3. Kyushu and Shikoku: Nagasaki, Matsuyama, and Fukuoka
The cherry blossoms are encouraged to march up the country by the mild weather conditions in Shikoku and Kyushu; by the end of March, ‘hanami’ celebrations are in full swing in Fukuoka and Matsuyama.
4. Islands of Okinawa: Okinawa, Naha, and Kerama
In March, temperatures in Okinawa and the southern islands of Japan can reach the 20s, and by the end of the month, springtime is in the air. Although swimming and surfing in March without a wetsuit is only for the courageous, the sea temperature is also rising.
What should I bring with me and what should I wear for my March vacation to Japan?
Imagine a somewhat colder spring if you are traveling to Tokyo or other places with typical temperatures.
Prepare for spring, but imagine it being a little cooler
There shouldn’t be many surprises unless you visit areas of Japan that are extremely cold or warm. You’ll probably be moving around a lot, so if that’s the case, a sunny day might feel a little warm.
However, keep in mind that evenings and nights typically have significantly cooler temperatures than days. Comfortable clothing and jackets that you can easily store in a backpack until you need them are advised, especially for extended sightseeing days.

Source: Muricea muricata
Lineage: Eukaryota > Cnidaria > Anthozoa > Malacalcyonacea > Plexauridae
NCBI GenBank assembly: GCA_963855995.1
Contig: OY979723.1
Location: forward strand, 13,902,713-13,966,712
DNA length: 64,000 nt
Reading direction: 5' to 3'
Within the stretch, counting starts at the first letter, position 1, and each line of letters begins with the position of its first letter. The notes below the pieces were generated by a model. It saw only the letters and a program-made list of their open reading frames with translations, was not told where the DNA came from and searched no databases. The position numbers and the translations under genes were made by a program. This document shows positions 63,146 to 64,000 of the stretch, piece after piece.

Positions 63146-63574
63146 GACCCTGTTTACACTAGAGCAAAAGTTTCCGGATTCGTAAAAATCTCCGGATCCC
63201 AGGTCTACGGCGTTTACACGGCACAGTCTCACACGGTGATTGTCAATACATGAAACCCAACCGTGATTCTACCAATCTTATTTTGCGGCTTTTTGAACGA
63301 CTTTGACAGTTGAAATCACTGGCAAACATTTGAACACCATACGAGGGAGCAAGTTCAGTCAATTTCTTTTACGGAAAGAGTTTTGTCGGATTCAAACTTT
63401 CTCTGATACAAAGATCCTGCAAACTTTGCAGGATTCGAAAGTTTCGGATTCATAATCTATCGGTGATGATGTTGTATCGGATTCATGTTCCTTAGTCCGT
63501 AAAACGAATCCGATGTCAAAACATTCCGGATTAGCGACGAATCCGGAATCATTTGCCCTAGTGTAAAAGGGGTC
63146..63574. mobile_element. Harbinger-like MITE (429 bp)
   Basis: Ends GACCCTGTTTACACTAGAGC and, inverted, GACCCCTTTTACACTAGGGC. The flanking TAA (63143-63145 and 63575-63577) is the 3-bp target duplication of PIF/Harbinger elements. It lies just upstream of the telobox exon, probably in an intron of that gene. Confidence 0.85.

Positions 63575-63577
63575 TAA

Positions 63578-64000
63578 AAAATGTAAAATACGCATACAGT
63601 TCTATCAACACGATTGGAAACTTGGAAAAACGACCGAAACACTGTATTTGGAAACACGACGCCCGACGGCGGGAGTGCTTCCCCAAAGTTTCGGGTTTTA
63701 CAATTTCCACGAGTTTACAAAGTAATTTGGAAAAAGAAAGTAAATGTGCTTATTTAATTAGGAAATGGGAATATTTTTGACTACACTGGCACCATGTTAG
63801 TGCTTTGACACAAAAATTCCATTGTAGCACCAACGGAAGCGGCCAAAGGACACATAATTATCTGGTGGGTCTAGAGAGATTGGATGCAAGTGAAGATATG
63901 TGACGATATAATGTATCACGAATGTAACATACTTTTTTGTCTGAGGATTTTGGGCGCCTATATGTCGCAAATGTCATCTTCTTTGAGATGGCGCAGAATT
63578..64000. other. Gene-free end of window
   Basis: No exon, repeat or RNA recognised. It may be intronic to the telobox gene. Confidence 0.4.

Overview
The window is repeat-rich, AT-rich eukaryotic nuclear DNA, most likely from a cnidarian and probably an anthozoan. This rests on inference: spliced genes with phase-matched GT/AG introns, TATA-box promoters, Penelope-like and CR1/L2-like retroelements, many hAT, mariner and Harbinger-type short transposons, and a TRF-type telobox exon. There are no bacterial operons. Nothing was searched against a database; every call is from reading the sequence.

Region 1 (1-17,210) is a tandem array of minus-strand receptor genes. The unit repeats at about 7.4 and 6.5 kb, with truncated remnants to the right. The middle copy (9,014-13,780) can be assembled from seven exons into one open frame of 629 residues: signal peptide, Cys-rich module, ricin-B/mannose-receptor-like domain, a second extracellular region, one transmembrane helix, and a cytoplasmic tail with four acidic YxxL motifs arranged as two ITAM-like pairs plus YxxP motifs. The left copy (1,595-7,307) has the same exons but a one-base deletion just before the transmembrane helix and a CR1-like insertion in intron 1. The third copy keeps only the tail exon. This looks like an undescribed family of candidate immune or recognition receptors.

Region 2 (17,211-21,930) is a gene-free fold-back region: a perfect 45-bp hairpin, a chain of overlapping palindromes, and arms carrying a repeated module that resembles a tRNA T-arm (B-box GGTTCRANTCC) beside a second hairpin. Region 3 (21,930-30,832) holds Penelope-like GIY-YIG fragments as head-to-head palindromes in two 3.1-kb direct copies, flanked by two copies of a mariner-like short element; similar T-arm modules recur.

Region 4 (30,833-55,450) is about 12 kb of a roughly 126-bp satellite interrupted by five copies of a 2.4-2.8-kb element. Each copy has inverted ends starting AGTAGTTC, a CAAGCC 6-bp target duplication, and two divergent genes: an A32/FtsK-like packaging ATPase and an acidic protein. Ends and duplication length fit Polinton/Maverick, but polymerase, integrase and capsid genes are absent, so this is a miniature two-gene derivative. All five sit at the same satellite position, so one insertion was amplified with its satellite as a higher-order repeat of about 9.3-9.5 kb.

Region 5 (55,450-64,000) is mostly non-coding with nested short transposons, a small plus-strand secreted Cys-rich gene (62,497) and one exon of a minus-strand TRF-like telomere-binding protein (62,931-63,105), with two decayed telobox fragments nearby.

Visiting northern Japan? You’ll need to bring a bit more weight.
The weather in Japan’s colder regions will not resemble that in Tokyo. Pack for winter if you’re going to Hokkaido or another region of northern Japan because it will feel like winter there.
In general, heavier clothing and coats (together with socks and gloves) will be sufficient, but if you are planning a trip at a higher altitude, remember to include boots and heavier-duty apparel.
It will be warmer in certain areas of Japan than you anticipate.
Make sure you pack appropriate spring attire because regions like Fukuoka, and especially Okinawa, can be significantly warmer than the rest of Japan. It will be very helpful to wear shorts, thinner shirts, and light sweaters. Also, keep in mind the following items:
- A portable umbrella (just in case)
Remember that you will spend a lot of time outdoors.